N2 - In most organizations, the agent has superior information about the relative costs of different products or activities. This handicaps the principal when the principal seeks to adjust the product mix. Our main conceptual finding is that there is “mix stickiness.” The agent’s superior information about the relative costs of different products or activities leads to an advantage for the status quo; that is, there is inertia (or stickiness) in the mix of products or activities pursued. The historical mix has an advantage because the asymmetric information about relative costs has less of an impact when the mix does not change. If the mix changes, the producer can extract information rents by claiming high costs on the least reduced or most expanded products. Only in the case of larger shifts in the environment will the mix change. Changing the mix comes with the advantage of making rationing cheaper. Our analysis gives new insight into several business practices. It suggests, for example, that for moderate downsizing, a reinforcement approach of proportionally cutting all activities (lawn mowing) is optimal. When more dramatic downsizing is called for, a reorientation approach of eliminating certain activities (divesting) is optimal. It also suggests that outsourcing may come at the cost of reduced adaptability, and it may help explain why most, if not all, healthcare systems struggle to control cost.

AB - In most organizations, the agent has superior information about the relative costs of different products or activities. This handicaps the principal when the principal seeks to adjust the product mix. Our main conceptual finding is that there is “mix stickiness.” The agent’s superior information about the relative costs of different products or activities leads to an advantage for the status quo; that is, there is inertia (or stickiness) in the mix of products or activities pursued. The historical mix has an advantage because the asymmetric information about relative costs has less of an impact when the mix does not change. If the mix changes, the producer can extract information rents by claiming high costs on the least reduced or most expanded products. Only in the case of larger shifts in the environment will the mix change. Changing the mix comes with the advantage of making rationing cheaper. Our analysis gives new insight into several business practices. It suggests, for example, that for moderate downsizing, a reinforcement approach of proportionally cutting all activities (lawn mowing) is optimal. When more dramatic downsizing is called for, a reorientation approach of eliminating certain activities (divesting) is optimal. It also suggests that outsourcing may come at the cost of reduced adaptability, and it may help explain why most, if not all, healthcare systems struggle to control cost.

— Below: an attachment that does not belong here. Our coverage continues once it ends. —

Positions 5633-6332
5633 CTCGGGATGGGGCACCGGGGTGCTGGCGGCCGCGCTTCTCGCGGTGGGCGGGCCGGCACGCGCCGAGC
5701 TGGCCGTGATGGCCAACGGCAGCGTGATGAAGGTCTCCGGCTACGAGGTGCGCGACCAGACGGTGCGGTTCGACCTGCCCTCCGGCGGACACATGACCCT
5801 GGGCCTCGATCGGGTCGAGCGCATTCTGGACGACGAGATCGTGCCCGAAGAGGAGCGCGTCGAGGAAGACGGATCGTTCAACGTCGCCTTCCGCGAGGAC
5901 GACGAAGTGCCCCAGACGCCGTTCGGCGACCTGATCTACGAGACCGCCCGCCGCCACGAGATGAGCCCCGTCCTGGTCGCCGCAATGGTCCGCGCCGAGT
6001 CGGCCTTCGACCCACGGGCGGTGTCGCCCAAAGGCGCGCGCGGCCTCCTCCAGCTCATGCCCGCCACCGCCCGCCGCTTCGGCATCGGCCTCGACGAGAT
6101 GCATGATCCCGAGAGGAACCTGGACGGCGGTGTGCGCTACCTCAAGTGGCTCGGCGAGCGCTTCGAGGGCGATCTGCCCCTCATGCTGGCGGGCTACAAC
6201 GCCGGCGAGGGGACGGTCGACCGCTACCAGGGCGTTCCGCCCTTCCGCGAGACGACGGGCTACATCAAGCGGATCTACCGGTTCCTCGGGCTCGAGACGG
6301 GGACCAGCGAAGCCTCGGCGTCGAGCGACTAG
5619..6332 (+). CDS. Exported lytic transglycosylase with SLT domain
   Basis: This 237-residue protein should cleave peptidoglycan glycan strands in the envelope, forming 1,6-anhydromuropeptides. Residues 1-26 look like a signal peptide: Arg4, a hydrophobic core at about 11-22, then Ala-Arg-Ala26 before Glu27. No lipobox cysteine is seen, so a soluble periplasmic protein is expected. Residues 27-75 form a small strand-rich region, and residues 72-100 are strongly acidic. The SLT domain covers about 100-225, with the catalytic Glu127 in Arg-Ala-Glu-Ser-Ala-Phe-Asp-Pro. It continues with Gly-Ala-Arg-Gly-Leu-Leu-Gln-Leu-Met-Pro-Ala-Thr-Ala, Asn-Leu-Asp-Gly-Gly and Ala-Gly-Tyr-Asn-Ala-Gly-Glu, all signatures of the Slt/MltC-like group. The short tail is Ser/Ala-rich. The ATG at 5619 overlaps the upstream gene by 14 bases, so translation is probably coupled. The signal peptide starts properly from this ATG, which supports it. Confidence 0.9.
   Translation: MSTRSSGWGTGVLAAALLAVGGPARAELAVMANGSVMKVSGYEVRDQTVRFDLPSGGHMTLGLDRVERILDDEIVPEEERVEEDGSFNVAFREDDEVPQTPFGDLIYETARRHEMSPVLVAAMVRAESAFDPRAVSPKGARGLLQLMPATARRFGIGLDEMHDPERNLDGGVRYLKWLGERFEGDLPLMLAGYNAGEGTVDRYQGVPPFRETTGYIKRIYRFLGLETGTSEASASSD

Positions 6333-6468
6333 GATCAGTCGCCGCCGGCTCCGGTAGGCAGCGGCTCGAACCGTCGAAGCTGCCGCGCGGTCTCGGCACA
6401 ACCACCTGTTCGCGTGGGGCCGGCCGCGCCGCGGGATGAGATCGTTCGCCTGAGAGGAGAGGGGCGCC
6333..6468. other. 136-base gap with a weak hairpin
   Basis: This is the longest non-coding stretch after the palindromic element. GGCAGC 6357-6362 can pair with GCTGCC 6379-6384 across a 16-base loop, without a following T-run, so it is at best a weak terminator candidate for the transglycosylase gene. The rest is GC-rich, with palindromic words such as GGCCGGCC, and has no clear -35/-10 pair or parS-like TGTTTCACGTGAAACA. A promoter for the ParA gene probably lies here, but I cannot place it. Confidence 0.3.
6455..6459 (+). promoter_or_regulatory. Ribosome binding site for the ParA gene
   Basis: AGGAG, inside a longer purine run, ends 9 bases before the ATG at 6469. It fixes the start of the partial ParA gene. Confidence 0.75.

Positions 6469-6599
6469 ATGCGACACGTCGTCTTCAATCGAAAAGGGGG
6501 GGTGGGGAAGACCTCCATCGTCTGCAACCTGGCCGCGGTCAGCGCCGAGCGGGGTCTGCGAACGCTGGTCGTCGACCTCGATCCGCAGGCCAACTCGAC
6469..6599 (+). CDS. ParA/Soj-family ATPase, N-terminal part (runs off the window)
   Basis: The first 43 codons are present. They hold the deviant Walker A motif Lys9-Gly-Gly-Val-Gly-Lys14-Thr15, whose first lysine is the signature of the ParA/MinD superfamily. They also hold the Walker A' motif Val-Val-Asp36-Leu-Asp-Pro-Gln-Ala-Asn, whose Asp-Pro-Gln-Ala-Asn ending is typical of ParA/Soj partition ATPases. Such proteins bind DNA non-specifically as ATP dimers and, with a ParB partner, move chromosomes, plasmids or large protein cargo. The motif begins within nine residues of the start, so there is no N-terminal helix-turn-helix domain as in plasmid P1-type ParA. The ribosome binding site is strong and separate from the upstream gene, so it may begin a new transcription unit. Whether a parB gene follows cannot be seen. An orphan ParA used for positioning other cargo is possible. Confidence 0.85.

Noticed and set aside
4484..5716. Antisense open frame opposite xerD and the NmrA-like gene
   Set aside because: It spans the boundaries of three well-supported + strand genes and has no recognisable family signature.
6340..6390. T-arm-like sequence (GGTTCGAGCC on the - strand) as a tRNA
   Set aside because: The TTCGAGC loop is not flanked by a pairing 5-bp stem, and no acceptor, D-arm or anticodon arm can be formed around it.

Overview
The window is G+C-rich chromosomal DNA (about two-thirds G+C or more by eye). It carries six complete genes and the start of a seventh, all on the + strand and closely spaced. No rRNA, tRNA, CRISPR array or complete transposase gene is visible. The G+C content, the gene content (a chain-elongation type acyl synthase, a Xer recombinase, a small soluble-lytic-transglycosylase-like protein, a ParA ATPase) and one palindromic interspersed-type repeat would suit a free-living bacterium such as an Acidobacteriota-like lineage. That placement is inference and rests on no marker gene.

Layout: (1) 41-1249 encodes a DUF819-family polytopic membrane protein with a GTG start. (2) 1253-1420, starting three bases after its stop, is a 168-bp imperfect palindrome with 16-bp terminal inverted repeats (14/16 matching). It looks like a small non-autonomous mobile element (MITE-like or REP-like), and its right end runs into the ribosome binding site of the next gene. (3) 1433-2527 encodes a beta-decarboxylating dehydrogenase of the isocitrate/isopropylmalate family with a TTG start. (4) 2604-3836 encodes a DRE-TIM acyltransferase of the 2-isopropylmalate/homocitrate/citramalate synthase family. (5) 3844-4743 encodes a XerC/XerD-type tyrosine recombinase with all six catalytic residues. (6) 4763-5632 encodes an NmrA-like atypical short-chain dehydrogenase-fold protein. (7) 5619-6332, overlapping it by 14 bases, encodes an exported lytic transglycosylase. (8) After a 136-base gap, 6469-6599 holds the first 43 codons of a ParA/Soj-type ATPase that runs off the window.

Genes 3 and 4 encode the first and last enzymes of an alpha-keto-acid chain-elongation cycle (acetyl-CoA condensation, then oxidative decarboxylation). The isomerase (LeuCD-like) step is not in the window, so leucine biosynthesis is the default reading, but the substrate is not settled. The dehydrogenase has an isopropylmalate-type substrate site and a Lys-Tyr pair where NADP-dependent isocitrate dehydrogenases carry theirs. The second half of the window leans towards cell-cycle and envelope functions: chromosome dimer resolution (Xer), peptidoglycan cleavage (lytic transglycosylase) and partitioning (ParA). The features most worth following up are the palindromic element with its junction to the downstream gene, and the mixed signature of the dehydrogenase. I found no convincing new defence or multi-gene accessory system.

KW - Production mix

KW - Production scope

KW - Asymmetric information

KW - Rationing

KW - Downsizing

KW - Outsourcing

KW - Healthcare cost

KW - Production mix

KW - Production scope

KW - Asymmetric information

KW - Rationing

KW - Downsizing

KW - Outsourcing

KW - Healthcare cost

UR - https://sfx-45cbs.hosted.exlibrisgroup.com/45cbs?url_ver=Z39.88-2004&url_ctx_fmt=info:ofi/fmt:kev:mtx:ctx&ctx_enc=info:ofi/enc:UTF-8&ctx_ver=Z39.88-2004&rfr_id=info:sid/sfxit.com:azlist&sfx.ignore_date_threshold=1&rft.object_id=954921352320&rft.object_portfolio_id=&svc.holdings=yes&svc.fulltext=yes

U2 - 10.1287/mnsc.2018.3077

DO - 10.1287/mnsc.2018.3077

M3 - Journal article

VL - 65

SP - 2787

EP - 2812

JO - Management Science

T2 - Management Science

JF - Management Science

SN - 0025-1909

IS - 6

ER -